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Good news report from Canada
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23 October 2008
14 October was the 14th day of the fourth month of the 3rd year of Canadian national consciousness rising to invincibility, as indicated by the following press reports:
14 October 2008
Canwest News Service - TSX has best one-day gain on record (14 October 2008) The Toronto Stock Exchange, closed Monday for Thanksgiving, had its best day on record Tuesday as the main index rose almost 10 per cent one day after stocks in the US and around the world surged. The TSX composite index closed at 9,955.66, a gain of 890.5 points, or 9.82 per cent. The previous record for a point gain was 848.42 on 19 Sept. this year, and the best proportional rise before Tuesday was 9.03 per cent on 21 Oct. 1987. TSX records go back as far as 1977. In early action Tuesday, the TSX composite was up more than 1,600 points, or 18 per cent. Reuters reported it was the biggest intra-day gain ever. Robert Kavcic, economic analyst with BMO Capital Markets, attributed the gains to 'just the fact that governments and central banks around the world have finally stepped up with some co-ordinated action'.
From a Bloomberg News report on this: Nine stocks gained for every one that fell. A gauge of financial companies surged 12 per cent for the biggest advance since at least December 1987. Royal Bank, the nation's biggest lender, gained 15 per cent, the most in at least 25 years. Manulife Financial, Canada's biggest insurance company, rose 15 per cent for its biggest-ever gain. Teck Cominco, Canada's biggest diversified mining company, rose 15 per cent for the steepest rise since 2002. Gauges of energy and raw-material stocks gained 14 per cent, and 6.3 per cent, respectively. All 10 sectors in the TSX advanced. Research In Motion, maker of the Blackberry phones, rose 9.4 per cent.
From a CBC News report on this: The New York index jumped more than 936 points on Monday, partially reflecting improved feelings about the economy as word leaked out that Washington wanted to invest directly in the country's distressed financial sector. The Bank of Canada said it 'strongly welcomes the decisive actions announced today by the US authorities', and Canada's economy and financial system 'will benefit directly'.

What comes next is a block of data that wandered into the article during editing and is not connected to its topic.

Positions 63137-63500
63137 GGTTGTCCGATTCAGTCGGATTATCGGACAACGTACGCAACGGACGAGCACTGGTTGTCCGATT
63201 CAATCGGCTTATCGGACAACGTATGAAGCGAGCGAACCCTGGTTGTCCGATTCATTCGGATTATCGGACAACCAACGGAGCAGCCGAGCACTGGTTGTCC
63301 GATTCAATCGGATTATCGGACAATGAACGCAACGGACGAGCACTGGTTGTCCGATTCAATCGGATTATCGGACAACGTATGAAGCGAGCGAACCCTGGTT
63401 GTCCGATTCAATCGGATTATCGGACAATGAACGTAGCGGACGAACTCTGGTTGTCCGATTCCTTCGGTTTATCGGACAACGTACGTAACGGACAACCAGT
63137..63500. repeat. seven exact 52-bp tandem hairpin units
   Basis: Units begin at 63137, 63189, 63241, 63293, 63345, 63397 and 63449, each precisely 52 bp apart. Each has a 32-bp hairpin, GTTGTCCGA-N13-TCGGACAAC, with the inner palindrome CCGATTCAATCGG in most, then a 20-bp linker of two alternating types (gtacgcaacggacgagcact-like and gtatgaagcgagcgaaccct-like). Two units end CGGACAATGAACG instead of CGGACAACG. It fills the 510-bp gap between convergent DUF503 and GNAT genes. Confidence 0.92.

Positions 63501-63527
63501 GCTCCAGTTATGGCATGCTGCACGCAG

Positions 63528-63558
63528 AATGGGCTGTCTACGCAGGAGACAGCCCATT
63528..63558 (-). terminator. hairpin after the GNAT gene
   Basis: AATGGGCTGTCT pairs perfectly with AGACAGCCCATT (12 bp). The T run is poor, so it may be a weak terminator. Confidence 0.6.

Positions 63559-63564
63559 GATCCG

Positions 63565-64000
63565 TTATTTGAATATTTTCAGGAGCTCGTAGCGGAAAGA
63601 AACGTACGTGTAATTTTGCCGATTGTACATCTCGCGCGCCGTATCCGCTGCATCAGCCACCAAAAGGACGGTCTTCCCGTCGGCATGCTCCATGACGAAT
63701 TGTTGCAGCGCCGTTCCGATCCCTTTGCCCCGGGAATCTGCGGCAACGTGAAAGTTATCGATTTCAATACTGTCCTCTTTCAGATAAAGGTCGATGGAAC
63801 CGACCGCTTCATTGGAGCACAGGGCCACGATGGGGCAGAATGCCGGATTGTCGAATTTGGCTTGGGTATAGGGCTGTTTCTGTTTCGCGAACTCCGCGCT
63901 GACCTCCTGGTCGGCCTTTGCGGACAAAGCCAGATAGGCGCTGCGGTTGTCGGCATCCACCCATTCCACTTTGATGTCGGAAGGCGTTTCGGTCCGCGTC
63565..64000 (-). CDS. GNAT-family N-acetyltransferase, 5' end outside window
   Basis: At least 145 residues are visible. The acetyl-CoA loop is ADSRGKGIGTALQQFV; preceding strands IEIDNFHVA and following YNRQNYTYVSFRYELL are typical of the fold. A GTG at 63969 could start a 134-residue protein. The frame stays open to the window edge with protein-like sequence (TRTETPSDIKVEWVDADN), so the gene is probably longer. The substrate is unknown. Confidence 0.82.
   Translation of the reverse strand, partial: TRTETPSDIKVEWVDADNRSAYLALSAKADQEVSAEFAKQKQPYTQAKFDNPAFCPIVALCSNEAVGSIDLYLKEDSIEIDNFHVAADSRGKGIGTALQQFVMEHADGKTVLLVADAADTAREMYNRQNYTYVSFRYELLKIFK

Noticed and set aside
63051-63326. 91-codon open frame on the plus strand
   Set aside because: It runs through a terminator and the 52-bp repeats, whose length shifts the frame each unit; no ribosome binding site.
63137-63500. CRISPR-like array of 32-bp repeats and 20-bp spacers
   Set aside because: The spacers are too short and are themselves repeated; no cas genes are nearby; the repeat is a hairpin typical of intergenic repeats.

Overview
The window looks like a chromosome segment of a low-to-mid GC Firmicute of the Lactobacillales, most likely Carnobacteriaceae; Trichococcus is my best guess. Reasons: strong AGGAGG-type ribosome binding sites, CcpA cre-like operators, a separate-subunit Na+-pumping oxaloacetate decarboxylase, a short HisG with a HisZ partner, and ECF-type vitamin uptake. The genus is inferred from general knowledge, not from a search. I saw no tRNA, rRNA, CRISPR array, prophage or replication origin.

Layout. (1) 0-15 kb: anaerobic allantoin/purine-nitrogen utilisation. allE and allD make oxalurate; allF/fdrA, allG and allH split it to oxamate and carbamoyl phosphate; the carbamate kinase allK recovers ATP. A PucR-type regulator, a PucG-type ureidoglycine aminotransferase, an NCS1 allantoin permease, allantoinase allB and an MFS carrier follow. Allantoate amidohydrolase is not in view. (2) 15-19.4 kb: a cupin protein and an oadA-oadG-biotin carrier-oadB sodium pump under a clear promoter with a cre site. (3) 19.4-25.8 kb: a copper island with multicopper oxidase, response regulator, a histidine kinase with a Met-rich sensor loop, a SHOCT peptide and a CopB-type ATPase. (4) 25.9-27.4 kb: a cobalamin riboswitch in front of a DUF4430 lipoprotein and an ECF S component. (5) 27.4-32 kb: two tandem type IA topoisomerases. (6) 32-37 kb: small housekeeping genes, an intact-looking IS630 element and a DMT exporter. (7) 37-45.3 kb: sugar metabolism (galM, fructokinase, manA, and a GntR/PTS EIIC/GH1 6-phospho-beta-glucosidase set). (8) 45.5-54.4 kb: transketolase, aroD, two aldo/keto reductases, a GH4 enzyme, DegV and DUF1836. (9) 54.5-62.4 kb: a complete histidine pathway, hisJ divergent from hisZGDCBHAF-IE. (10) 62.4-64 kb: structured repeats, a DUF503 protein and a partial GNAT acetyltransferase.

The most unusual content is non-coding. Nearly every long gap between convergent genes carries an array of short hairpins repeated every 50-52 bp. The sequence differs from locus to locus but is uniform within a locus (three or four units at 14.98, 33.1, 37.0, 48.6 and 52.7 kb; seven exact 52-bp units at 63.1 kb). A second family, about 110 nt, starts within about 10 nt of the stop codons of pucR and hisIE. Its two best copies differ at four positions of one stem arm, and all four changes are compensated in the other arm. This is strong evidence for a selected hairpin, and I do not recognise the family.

The Canadian Press Canadian government unlikely to buy financial shares (14 October 2008) Canada's government is unlikely to buy up shares in the country's domestic banks because local financial institutions are in much better shape than their counterparts elsewhere, suggest market observers. National Bank analyst Robert Sedran says Canadian banks have emerged relatively unscathed by the subprime problems because of more conservative lending practices. 'The banks in Canada have strong balance sheets and are doing fine,' he said. The federal government has made efforts to aid the local financial system without fully putting its hands into their operations. On Friday, it bought C$25 billion in residential mortgages to give the chartered banks more cash for loans.
The Financial Post on small business set to outperform (14 October 2008) Many small and medium-sized businesses are poised to outperform the rest of the economy because their flexibility allows them to move quickly to capitalize in areas of accelerating growth, as well as to make cost-saving adjustments, according to a new report from CIBC World Markets. 'If it were not for small businesses, the economic slowdown would have been even more significant,' said CIBC economist Benjamin Tal, noting that its small and medium-sized enterprises (SME) economic activity index outperformed the broader economy as it softened in the first two quarters of 2008. The labour market also demonstrates the resilience of the SME sector as companies with fewer than 100 employees created an estimated 130,000 new jobs during the year ending March 2008—nearly 39% of all jobs created. That compared with just 28% in early 2007. In the first eight months of 2008 SMEs created 90,000 jobs. 'When the rebound happens—and it's not a case of if, but when—it will be led by the small business sector,' said Ted Mallett, chief economist at the Canadian Federation of Independent Business. He noted that small businesses have always been the most stable form of employment across Canada. 'Small firms tend to be the stabilizing force in the economy,' Mr Mallett said.